AD 197 – After a period of in-fighting within Rome, a series of military commissioners arrive in Britain looking to purge any supporters of the recently ousted usurper, Decimus Clodius. They also look at rebuilding Hadrian’s Wall after over 15 years of clashes with the northern tribes.

AD 209 – After years of protracted conflict with the northern tribes, the Romans lead an army to Hadrian’s Wall border to engage the Caledonians. With the Romans aiming to meet the rebels in pitched battle, the Caledonians instead opt for guerrilla warfare. This forces peace treaties to be signed between the belligerents.

AD 211 – Britain is divided up into two separate provinces; the south was to be called “Britannia Superior” (superior being in reference to the fact that it was closer to Rome), with the north being named “Britannia Inferior”. London was the new capital of the south, with York the capital of the north.

AD 250 onwards – New threats to Roman Britannia emerge as the Picts from Scotland, as well as the Angles, Saxon and Jutes from Germany and Scandinavia, start threatening Roman lands.

AD 255 – With the increasing threat from seaborne Germanic tribes, London’s city wall is completed with the final stretch along the north bank of the Thames.

Above: A portion of London’s Roman city wall seen by the Tower of London.

AD 259 – Britain, Gaul and Spain split away from the Roman Empire, creating the so-called ‘Gallic Empire’.

AD 274 – The Gallic Empire is re-absorbed into the main Roman Empire.

AD 287 – The admiral of the Roman Channel fleet, Carausius, declares himself Emperor of Britain and Northern Gaul and starts minting his own coins.

AD 293 – Carausius is assassinated by his treasurer, Allectus, who quickly starts work on his palace in London to solidify his claim to authority. He also starts building the famous ‘Saxon Shore Forts’ along the coasts of Britain, both to strengthen defenses against the Germanic tribes to the east but also to prevent Rome from sending a fleet to recover Britain for the empire.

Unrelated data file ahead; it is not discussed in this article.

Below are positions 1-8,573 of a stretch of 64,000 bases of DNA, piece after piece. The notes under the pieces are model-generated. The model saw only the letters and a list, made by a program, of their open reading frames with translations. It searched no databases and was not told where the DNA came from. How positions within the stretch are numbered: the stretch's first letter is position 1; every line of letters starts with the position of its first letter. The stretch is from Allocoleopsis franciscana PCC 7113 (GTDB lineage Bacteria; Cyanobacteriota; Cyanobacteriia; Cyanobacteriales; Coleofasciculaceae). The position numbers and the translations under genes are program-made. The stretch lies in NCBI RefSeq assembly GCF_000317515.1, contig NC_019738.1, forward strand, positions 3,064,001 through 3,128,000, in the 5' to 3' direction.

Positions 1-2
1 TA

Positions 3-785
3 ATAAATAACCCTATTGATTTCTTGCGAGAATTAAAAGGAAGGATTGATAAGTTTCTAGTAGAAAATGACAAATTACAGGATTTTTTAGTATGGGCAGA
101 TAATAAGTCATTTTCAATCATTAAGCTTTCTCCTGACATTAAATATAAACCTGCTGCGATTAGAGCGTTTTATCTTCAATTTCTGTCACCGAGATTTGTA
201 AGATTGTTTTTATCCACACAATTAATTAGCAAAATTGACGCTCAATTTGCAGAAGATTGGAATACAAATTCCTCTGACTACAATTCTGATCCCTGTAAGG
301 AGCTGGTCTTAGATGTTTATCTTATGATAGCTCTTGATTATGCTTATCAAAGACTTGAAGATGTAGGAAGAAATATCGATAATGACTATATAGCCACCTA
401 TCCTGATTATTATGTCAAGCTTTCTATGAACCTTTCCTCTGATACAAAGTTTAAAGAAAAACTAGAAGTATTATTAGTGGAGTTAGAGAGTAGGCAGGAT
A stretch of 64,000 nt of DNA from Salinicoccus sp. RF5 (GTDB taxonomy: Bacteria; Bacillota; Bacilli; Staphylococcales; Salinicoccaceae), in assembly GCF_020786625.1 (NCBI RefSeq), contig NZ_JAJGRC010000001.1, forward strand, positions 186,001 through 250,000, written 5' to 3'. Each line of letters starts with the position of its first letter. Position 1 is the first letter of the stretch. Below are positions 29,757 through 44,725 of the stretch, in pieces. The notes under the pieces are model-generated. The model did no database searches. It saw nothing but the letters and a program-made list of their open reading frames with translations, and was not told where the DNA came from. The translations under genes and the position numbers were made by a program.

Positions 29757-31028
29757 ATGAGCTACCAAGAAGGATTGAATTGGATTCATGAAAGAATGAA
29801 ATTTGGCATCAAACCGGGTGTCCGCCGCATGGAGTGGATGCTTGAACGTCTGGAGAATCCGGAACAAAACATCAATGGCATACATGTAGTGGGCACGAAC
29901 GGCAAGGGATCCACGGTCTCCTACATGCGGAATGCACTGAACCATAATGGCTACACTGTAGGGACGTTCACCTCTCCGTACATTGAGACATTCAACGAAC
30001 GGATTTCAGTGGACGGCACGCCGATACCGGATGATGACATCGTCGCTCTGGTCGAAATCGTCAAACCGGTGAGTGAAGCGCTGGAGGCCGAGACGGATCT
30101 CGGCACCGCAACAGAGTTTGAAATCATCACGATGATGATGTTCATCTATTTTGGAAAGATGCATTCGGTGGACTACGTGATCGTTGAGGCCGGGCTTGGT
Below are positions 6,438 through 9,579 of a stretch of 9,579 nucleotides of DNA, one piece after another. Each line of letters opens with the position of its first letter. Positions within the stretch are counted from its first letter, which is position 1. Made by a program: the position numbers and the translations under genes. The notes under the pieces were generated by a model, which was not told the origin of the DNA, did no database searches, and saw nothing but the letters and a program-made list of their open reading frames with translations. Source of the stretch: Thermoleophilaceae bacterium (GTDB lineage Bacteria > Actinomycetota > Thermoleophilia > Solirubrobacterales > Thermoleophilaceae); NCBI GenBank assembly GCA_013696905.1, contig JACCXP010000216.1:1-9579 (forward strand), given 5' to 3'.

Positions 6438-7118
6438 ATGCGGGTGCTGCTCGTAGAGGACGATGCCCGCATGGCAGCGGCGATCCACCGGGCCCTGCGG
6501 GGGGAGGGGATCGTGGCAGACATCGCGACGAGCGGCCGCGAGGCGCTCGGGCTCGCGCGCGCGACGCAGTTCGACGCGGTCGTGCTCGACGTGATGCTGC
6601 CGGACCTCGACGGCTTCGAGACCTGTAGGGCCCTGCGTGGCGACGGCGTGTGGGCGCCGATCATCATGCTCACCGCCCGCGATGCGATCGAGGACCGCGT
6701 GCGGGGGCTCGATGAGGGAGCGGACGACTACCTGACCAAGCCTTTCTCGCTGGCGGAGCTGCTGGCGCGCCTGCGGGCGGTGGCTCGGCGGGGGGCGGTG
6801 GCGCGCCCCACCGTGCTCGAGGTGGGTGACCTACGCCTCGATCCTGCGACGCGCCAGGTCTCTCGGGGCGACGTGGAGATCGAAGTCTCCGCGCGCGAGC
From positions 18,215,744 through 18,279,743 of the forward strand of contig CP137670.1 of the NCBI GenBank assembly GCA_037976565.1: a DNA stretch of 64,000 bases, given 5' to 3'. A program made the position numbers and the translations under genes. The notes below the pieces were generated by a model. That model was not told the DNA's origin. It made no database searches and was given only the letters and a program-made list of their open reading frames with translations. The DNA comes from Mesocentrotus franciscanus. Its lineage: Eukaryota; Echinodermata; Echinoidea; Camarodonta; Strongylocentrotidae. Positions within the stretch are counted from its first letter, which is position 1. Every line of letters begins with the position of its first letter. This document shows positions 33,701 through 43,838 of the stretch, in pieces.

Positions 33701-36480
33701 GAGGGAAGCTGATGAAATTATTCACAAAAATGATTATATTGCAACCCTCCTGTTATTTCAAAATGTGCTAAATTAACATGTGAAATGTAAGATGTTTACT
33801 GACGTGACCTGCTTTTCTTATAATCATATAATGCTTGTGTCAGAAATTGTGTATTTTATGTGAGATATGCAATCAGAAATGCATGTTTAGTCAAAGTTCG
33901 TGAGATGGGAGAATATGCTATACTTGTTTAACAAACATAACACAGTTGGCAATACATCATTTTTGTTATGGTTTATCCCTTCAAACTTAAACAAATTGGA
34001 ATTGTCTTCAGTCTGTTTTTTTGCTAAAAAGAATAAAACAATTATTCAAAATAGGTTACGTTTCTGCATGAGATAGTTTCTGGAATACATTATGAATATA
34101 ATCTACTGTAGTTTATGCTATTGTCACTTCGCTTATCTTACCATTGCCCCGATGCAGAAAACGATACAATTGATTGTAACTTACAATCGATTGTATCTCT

AD 296 – The Roman Empire recaptures Britannia and Allectus is killed in battle near Silchester in Hampshire. Britain is then split up into four provinces; Maxima Caesariensis (northern England up to Hadrian’s Wall), Britannia Prima (the south of England), Flavia Caesariensis (the Midlands and East Anglia) and Britannia Secunda (Wales).

AD 314 – Christianity becomes legal in the Roman Empire.

AD 343 – Probably in response to a military emergency (although no-one is quite sure what this emergency was in relation to), Emperor Constans makes a visit to Britain.

AD 367 – Barbarians from Scotland, Ireland and Germany co-ordinate their attacks and launch raids on Roman Britain. Many towns are plundered throughout the province, and Britain falls into a state of anarchy.

AD 369 – A large force from Rome, led by military commander Theodosius, arrives in Britain and drives back the Barbarians.

AD 396 – Large scale Barbarian attacks on Britain start up again. Large naval engagements are ordered against the invaders, with reinforcements arriving from other areas of the empire.

AD 399 – Peace is fully restored throughout Roman Britannia.

AD 401 – A large amount of troops are withdrawn from Britain to assist with the war again Alaric I, who is attempting to sack Rome.

AD 406 – For the past five years, Roman Britannia has suffered frequent breaches of its borders by Barbarian forces. With the Roman Empire focused on the more serious threats to Italy, reinforcements have stopped and Britain is left to its own devices.

AD 407 – The remaining Roman garrisons in Britain proclaim one of their generals, Constantine III, Emperor of the Western Roman Empire. Constantine quickly pulls together a force and crosses the English Channel to invade Gaul, leaving Britain with only a skeleton force to defend itself.

AD 409 – After throwing off their allegiance to Constantine III in 408, the local British populace expel the final remnants of Roman authority in 409.

AD 410 – With increased incursions from the Saxons, Scots, Picts and Angles, Britain turns to the Roman emperor Honorius for help. He writes back telling them to ‘look to their own defenses’ and refuses to send any help. This letter marked the end of Roman Britain.